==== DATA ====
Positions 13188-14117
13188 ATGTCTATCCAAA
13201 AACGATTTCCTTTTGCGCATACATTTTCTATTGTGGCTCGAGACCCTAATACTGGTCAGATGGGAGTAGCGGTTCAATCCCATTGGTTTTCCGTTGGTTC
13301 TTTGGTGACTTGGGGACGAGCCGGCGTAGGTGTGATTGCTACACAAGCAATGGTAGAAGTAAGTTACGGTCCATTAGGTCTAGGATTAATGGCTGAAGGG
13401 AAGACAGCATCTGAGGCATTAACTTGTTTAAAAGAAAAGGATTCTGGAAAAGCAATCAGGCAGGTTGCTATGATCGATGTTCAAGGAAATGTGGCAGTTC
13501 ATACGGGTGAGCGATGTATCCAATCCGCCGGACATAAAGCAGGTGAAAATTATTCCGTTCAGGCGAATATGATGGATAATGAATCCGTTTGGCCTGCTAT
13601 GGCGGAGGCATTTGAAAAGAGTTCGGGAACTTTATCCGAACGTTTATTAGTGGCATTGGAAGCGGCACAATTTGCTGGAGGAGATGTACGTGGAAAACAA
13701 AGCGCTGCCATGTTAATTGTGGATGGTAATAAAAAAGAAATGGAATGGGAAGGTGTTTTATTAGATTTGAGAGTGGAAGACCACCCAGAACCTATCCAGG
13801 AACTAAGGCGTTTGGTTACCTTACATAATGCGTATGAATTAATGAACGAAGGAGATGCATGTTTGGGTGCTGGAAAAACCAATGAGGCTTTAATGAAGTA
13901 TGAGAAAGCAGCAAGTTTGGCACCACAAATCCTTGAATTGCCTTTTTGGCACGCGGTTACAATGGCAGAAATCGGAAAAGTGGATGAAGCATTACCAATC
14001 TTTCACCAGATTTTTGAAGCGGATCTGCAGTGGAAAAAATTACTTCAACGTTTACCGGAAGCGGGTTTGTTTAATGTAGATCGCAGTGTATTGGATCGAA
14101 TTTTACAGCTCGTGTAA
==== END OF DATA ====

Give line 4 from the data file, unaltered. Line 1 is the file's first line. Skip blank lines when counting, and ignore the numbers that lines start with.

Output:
13301 TTTGGTGACTTGGGGACGAGCCGGCGTAGGTGTGATTGCTACACAAGCAATGGTAGAAGTAAGTTACGGTCCATTAGGTCTAGGATTAATGGCTGAAGGG